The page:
"Yes," Truth breathed it against my lips, so that I could smell my blood on his breath, "yes, help us stop this."
"Why?" Jean-Claude asked.
This question I stopped, because I'd had enough. "Satisfy your curiosity about him later, Jean-Claude. I've got police waiting in the other room. I need this over with."
"Very well, ma petite." It wasn't like he reached out to me, he was already in me almost as deep as he could go. But reaching was the only word I had for it. He didn't shield me or Truth. He didn't shield anything or anyone. He took the ardeur that was rising in us, and did two things at once. He swallowed the ardeur, and he shut down the link between him and me, tight and final, like slamming a door between us.
I was left alone pressed against Truth's body, our faces still inches apart, but suddenly it was just us. We both let out a breath in shaking unison, as if we'd both been holding our breath.
He moved his arms away, so I could get out of his lap. There was no teasing, no sense of loss from him at the touch of the ardeur and its going away. He seemed as relieved as I did. If I'd had time and could have figured out a way to ask why he was relieved, without sounding like my pride was hurt, I would have. But I had work to do, so I stood up and swayed, and only Truth's hand on my arm kept me from bumping a wall.
"Are you alright?" Smith and Wicked asked at the same time. Smith glared at the vampire, but Wicked's face was neutrally handsome.
"Just been donating a little too much blood lately. I'm fine." To prove it, I stepped back from Truth's hand. I took a few deep breaths, and I was steady. But I was really going to have to see if I could go at least a night without opening a vein.
"I felt your master's power," Wicked said. "My brother is bound to him, but I am not. You promised you would take us both."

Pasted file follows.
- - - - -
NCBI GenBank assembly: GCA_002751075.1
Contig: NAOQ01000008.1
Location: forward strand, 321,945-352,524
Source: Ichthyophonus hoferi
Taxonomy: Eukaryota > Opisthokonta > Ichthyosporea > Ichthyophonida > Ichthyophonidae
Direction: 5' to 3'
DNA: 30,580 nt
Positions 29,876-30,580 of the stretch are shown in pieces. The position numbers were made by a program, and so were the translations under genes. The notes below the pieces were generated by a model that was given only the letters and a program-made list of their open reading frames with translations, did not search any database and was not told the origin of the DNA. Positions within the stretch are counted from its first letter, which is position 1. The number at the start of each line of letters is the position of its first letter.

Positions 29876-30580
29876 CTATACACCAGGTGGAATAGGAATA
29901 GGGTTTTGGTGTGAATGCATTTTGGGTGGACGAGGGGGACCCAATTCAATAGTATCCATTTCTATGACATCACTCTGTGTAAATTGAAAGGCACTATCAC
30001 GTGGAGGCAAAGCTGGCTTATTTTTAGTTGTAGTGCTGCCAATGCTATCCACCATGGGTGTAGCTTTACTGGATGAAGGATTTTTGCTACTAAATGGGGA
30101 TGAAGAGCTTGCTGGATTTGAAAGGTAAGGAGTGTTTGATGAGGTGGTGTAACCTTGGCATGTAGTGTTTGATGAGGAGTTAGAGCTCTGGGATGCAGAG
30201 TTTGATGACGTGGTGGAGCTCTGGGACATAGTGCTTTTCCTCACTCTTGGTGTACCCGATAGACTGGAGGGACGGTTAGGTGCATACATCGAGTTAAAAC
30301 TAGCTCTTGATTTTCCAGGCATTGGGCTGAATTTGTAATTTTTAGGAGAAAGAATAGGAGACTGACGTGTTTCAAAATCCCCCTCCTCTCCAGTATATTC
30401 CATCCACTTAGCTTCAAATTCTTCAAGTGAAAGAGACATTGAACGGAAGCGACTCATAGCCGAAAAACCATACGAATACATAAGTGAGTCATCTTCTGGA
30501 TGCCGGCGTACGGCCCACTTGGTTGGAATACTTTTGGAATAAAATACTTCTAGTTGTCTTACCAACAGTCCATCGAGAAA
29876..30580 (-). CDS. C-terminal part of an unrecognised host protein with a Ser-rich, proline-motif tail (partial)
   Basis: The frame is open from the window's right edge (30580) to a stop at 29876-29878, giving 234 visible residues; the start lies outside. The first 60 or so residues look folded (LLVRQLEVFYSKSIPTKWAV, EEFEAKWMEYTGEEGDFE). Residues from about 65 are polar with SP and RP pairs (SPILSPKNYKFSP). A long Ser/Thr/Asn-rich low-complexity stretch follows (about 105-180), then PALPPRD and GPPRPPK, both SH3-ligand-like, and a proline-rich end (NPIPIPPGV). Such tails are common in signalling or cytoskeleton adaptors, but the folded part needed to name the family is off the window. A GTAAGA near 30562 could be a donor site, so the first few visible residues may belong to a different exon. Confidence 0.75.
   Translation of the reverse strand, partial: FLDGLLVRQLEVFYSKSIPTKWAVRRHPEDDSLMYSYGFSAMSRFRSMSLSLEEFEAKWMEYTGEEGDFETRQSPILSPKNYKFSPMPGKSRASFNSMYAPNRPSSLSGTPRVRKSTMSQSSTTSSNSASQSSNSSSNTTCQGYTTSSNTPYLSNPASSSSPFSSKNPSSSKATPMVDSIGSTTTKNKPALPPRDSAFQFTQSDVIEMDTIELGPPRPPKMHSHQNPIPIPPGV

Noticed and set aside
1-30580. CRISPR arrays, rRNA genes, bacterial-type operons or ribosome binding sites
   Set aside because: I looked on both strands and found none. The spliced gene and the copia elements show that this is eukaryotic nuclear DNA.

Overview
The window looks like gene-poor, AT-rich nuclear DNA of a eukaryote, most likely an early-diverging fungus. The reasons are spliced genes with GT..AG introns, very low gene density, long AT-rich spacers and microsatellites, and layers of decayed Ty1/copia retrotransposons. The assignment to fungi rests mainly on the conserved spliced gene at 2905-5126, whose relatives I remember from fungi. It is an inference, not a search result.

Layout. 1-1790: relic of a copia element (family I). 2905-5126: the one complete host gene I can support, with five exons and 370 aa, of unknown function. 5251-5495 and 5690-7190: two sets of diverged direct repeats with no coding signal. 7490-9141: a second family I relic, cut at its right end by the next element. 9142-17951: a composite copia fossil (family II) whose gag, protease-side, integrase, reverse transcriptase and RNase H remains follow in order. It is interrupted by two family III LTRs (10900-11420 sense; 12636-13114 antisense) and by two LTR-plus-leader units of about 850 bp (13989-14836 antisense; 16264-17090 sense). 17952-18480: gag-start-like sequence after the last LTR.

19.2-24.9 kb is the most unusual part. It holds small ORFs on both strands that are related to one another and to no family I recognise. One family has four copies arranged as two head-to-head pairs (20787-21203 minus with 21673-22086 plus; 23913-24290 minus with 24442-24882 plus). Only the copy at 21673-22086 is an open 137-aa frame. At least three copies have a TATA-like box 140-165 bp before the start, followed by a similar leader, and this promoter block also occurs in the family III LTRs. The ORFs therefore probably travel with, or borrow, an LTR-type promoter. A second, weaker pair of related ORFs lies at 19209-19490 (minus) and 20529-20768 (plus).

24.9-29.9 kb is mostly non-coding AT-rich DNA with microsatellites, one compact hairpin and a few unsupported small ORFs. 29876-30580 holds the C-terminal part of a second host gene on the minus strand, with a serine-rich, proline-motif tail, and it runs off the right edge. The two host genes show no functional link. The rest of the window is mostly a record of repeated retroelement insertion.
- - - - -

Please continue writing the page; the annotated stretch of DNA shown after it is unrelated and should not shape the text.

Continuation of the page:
"I will, Jean-Claude will, but not tonight. This blood bank is closed for the night."
Wicked gave me a look that said he neither believed nor trusted me. His brother was simply standing beside him, as if he'd levitated to his feet. Maybe he had. He hugged Wicked one-armed across the shoulders. "She'll do what she promised." Truth was smiling.
"Why, because she helped you fight off the ardeur?"
Wicked shook his head. "You must be even better than that felt, for Truth to trust you this much."
"I saved his life, that tends to impress people."
"Not him, not Truth."
"Fine, but I've got to go question a murder suspect, right now."
"We'll go with you," Truth said.
"Sorry, police business. Thanks for trying to catch the bad guy."
"Your power called to us when you touched Avery," Truth said.
"So when I said, catch him, you had to do it?"
They both nodded.
"Sorry about that."
"I'm not," Truth said.
Wicked gave me another cynical look. "I'll let you know. I'm not sorry, yet."
"Look, I give you my word that as soon as humanly possible I will give you to Jean-Claude."
I frowned. "I give my word that as soon as humanly possible I will see that you will be bound to our Master of the City, good enough?"
"Promise me that you will bind me as you bound my brother."
"I just did."
"No, you didn't. For all I know you could pass me off to someone else in your master's household. My brother and I go together. To go together, we must go in the same way."
I wished I'd had Jean-Claude to ask, was there a problem with this promise, but he was busy making all the customers at Guilty Pleasures happy. I thought about what he'd asked, and I couldn't see the problem with it, so, I said, "Okay, I promise that I'll bind you like I did your brother. Happy now?"
He gave a small nod, with an even smaller smile.
"Then leave a card or number at one of Jean-Claude's clubs, and we'll arrange another meeting."
"We'll be there," Wicked said.
"Yes," Truth said, "yes, we will be there."
I turned toward the door and the other room. Smith came at my back. I reached my hand out to him. "Gun," I said.